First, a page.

The Life & Death of Mrs. Perfection

Mrs. Perfection woke up precisely at 5:45am, as was her daily custom, and silenced her analog alarm clock. LED lights create bad sleeping habits, you know.

She drank one 12oz cup of coffee as instructed by her doctor, not a sip more, and ate a perfectly balanced breakfast. Not too much cholesterol, not too little protein.

She successfully completed thirty minutes of yoga, fifteen minutes of journaling, and ten minutes of scheduling before two sets of tiny feet pitter-pattered down the stairs.

Her children slurped their bowls of steel cut oats and drank hand squeezed orange juice at the seasonally coordinated kitchen table. Speaking of, they would have to visit the Farmer’s Market to purchase more oranges soon. She sent her CEO husband off to work with a kiss for now, and a knowing look for later. Their romance hadn’t so much as buckled after ten years and two children.

Breakfast consumed and cleared away, not that her children were terribly messy, Tuesday commenced.

Morning playtime and cuddles until ten. Not a smartphone in sight, Mrs. Perfection was perfectly discipled to focus entirely on her children. At ten-thirty, the trio walked down the block for their weekly playgroup. Mrs. Perfection placed her homemade gluten free muffins on the counter, a small token of hospitality. Mrs. Perfection never so much as raised her voice to the toddlers, and had only kind words to say to the mothers.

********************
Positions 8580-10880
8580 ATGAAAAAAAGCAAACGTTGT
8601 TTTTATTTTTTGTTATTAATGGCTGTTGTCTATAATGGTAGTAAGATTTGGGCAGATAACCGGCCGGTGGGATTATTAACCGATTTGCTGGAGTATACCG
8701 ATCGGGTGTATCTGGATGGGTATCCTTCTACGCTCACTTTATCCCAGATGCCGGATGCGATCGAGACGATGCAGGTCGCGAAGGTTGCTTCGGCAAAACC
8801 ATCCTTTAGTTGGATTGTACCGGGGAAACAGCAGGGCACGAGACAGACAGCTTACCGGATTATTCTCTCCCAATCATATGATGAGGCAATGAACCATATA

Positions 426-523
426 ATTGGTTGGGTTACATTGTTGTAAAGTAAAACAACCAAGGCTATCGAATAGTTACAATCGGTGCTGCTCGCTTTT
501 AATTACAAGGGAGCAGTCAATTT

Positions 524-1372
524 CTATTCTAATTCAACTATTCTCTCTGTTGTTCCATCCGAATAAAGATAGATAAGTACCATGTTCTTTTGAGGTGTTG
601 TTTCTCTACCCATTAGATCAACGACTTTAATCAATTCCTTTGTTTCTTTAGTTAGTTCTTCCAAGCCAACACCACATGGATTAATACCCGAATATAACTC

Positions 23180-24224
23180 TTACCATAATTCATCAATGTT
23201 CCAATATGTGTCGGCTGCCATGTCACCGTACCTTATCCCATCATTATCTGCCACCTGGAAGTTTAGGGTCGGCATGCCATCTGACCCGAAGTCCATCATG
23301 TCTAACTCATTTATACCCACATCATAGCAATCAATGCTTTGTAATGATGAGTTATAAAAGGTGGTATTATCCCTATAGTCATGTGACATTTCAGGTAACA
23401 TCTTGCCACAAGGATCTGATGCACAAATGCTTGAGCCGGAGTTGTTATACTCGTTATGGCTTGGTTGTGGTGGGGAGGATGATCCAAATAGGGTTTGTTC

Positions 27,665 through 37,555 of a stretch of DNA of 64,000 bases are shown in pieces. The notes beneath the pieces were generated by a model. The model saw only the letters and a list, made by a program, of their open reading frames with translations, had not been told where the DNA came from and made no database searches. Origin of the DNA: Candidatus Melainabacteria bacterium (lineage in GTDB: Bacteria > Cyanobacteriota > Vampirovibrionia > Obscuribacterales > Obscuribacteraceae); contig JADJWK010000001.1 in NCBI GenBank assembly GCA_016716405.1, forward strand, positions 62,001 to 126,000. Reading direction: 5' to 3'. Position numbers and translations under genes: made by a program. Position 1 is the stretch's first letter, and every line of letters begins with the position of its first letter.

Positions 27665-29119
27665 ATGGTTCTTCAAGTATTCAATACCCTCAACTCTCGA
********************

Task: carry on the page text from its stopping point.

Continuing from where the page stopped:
After playgroup came errands and after errands came naptime and after naptime came chores. Clockwork. Husband home from work at fifteen minutes past five, why would he want to linger at the office? Dinner served at half past six, delicious and nutritional. The children soaked up their baths and bedtime stories. Kisses goodnight from mom and dad, then mom and dad shared kisses of their own.

Mrs. Perfection laid her head on goose down pillows and fell asleep.

The next morning, Mrs. Perfection was perfectly dead.

My temptation is to believe that a perfectly ordered life is automatically a fulfilling one. Despite my often-felt frustration over not having a life that looks like Mrs. Perfection’s, I must remember that a meaningful life isn’t created in well-followed routines, no matter how lovely they look. Rather, a meaningful life is one that derives its meaning from Christ. I‘ve been reading Make It Happen by Lara Casey with The Influence Network book club. If you want to learn more about living on purpose, I invite you to grab a copy! Make it Happen: Surrender Your Fear. Take the Leap. Live On Purpose* is available wherever fine books are sold.) 

The Life & Death of Mrs. Perfection | Victoria Easter WilsonStock Photo via Lillie from Redeeming Love Photography

*affiliate link, thanks for helping me keep the lights on!

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